A day after the state auditor general said the Pennsylvania Turnpike should end the practice of letting its employees and vendors drive on the toll road for free when they're not working, Gov. Tom Corbett and Turnpike officials opened a new all-electronic interchange while deflecting questions about the free-pass policy.
Auditor General Jack Wagner said Monday he estimates the free-pass policy cost the state at least $7.7 million in lost collections over nearly five years. It's not clear how much of that is personal travel and how much is work-related.
“With tolls set to rise again for Turnpike customers on Jan. 6, Turnpike executives should stop granting toll-free personal travel to its employees and assure the public that they are doing everything within their power to hold down future fare increases,” Wagner said in a press release. “This type of waste is disturbing and exhibits a careless disregard for those who foot the Turnpike’s bills -- taxpayers and motorists.”
Wagner calls the practice disturbing and is urging Turnpike executives to stop it, or at least improve oversight. Wagner plans to issue a report on the subject later this month.
According to a Turnpike spokesperson, currently Turnpike employees are permitted to drive the Turnpike using free E-Zpasses or by showing their photo IDs at all times because they are obligated to help if they witness an emergency. Contractors and vendors are only permitted to ride for free when they're working.
A day after Wagner's report was released, Corbett attended a ribbon-cutting for the new all-electronic exit and entrance ramps that connect the Turnpike with Route 29 in Malvern. Exit 320 is east of the Downingtown interchange, and west of Valley Forge.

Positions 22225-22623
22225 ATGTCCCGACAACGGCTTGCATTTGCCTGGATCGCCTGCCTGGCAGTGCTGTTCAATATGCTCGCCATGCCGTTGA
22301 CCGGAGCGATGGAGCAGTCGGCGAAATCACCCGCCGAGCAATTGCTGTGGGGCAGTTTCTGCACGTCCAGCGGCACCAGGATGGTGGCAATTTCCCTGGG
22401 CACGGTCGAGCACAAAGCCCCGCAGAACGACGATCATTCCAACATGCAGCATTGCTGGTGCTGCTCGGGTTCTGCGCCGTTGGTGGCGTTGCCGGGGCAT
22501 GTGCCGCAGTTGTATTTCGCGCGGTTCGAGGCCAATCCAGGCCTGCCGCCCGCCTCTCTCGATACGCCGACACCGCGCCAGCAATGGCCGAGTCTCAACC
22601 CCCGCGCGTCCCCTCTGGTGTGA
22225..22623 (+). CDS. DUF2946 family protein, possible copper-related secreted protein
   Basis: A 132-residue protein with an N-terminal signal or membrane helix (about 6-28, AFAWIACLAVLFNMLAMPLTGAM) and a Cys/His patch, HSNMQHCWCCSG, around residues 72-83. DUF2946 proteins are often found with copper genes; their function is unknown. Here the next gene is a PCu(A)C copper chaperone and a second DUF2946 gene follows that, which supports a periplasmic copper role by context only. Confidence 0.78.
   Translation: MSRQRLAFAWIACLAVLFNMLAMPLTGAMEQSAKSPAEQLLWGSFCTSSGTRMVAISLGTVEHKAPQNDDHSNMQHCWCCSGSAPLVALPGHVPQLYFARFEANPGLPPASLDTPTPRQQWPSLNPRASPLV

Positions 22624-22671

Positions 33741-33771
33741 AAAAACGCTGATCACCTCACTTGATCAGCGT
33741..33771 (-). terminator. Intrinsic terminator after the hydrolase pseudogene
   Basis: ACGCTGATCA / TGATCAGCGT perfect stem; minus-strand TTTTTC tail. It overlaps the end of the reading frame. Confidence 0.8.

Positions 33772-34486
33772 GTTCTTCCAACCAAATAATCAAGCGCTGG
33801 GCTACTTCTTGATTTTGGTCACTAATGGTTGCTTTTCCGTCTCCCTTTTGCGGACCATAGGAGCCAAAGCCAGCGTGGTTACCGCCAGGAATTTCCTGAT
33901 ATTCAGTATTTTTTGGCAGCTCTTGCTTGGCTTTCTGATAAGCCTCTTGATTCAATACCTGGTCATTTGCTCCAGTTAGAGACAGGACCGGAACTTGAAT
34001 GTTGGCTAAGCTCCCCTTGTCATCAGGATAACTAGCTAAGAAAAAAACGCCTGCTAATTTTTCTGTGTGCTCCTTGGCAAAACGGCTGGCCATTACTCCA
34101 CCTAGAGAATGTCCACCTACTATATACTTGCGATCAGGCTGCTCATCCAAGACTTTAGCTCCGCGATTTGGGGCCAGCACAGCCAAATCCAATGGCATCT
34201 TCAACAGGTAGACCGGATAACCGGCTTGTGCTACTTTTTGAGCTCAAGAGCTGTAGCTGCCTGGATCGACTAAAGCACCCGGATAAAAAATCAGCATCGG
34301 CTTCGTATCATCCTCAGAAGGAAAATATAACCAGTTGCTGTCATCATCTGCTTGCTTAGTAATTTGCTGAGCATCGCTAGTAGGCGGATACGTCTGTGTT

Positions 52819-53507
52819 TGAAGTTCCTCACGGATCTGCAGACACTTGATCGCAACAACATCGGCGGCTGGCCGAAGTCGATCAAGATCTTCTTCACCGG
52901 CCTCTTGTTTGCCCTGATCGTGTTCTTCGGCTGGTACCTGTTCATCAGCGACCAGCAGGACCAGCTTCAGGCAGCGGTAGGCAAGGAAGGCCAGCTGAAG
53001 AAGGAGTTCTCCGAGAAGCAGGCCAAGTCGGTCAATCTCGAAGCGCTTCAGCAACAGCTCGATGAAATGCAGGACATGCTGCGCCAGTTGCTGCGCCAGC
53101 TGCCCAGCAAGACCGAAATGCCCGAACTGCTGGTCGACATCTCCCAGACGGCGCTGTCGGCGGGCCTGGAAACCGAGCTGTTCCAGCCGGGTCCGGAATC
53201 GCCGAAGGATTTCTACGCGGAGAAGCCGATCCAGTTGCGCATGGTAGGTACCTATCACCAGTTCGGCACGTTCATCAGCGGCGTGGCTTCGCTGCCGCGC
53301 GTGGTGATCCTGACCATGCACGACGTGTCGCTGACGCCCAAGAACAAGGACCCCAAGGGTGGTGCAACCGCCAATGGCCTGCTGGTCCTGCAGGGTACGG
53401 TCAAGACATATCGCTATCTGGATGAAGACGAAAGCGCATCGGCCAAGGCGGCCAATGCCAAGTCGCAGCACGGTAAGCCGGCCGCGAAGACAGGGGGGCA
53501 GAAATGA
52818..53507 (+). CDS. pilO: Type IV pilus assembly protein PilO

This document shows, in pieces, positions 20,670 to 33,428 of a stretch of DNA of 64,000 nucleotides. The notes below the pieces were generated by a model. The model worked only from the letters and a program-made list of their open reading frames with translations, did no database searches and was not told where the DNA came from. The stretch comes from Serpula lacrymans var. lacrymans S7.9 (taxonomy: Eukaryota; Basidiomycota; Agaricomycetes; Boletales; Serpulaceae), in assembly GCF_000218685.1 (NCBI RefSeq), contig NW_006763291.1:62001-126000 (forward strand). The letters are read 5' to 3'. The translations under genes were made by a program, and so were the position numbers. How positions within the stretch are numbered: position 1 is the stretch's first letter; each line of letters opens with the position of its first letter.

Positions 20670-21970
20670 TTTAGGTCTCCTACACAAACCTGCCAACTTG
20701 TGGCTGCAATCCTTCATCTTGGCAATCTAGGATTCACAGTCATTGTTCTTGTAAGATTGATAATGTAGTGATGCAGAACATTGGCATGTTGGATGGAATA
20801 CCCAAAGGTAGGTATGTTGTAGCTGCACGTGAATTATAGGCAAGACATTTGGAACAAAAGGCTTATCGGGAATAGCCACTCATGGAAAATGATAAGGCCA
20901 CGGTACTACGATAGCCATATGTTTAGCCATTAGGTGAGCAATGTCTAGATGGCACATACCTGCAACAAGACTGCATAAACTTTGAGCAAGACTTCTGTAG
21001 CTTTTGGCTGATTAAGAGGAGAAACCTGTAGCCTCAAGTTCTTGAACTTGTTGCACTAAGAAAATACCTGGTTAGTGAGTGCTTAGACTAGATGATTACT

When asked about the report on free rides for turnpike employees costing the Turnpike Commission millions, both Corbett and Turnpike Commissioner Pat Deon Sr. said they had yet to review the report and couldn’t comment.
But, officials did have good things to say about the new exit. They say the improvement should cut congestion, and Corbett is touting its ability to attract businesses to the region.
“This interchange is about saving time and improving access to our transportation
systems,” Corbett said in a press release. “It’s one step in our journey to prosperity.”
Corbett said as the state makes it “easier to reach our places of commerce, those offices and the jobs they create will flourish.”
The Republican governor said he wants to work with lawmakers on a long-term funding plan for transportation infrastructure.